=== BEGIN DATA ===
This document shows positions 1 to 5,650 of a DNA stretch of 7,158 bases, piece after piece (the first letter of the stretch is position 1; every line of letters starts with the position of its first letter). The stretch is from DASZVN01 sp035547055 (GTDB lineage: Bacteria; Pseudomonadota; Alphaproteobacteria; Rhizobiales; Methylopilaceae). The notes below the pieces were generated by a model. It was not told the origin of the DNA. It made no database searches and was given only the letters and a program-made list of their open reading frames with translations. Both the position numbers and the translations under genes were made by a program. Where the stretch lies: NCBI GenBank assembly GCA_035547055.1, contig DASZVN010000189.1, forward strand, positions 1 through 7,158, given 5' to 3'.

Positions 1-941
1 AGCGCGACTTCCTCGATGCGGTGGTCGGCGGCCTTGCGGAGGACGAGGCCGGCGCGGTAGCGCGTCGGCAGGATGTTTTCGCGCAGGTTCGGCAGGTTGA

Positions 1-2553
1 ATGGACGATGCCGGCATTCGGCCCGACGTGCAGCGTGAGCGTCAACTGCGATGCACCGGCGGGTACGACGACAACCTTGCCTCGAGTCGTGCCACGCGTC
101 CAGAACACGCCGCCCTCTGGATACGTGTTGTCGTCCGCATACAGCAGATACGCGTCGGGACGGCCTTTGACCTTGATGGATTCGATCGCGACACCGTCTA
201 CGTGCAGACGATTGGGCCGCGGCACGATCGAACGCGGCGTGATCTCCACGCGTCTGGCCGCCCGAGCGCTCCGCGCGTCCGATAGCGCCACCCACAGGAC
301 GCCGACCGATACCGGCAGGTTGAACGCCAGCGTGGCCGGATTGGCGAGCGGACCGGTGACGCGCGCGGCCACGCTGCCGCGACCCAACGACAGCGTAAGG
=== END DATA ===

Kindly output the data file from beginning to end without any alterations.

This document shows positions 1 to 5,650 of a DNA stretch of 7,158 bases, piece after piece (the first letter of the stretch is position 1; every line of letters starts with the position of its first letter). The stretch is from DASZVN01 sp035547055 (GTDB lineage: Bacteria; Pseudomonadota; Alphaproteobacteria; Rhizobiales; Methylopilaceae). The notes below the pieces were generated by a model. It was not told the origin of the DNA. It made no database searches and was given only the letters and a program-made list of their open reading frames with translations. Both the position numbers and the translations under genes were made by a program. Where the stretch lies: NCBI GenBank assembly GCA_035547055.1, contig DASZVN010000189.1, forward strand, positions 1 through 7,158, given 5' to 3'.

Positions 1-941
1 AGCGCGACTTCCTCGATGCGGTGGTCGGCGGCCTTGCGGAGGACGAGGCCGGCGCGGTAGCGCGTCGGCAGGATGTTTTCGCGCAGGTTCGGCAGGTTGA

Positions 1-2553
1 ATGGACGATGCCGGCATTCGGCCCGACGTGCAGCGTGAGCGTCAACTGCGATGCACCGGCGGGTACGACGACAACCTTGCCTCGAGTCGTGCCACGCGTC
101 CAGAACACGCCGCCCTCTGGATACGTGTTGTCGTCCGCATACAGCAGATACGCGTCGGGACGGCCTTTGACCTTGATGGATTCGATCGCGACACCGTCTA
201 CGTGCAGACGATTGGGCCGCGGCACGATCGAACGCGGCGTGATCTCCACGCGTCTGGCCGCCCGAGCGCTCCGCGCGTCCGATAGCGCCACCCACAGGAC
301 GCCGACCGATACCGGCAGGTTGAACGCCAGCGTGGCCGGATTGGCGAGCGGACCGGTGACGCGCGCGGCCACGCTGCCGCGACCCAACGACAGCGTAAGG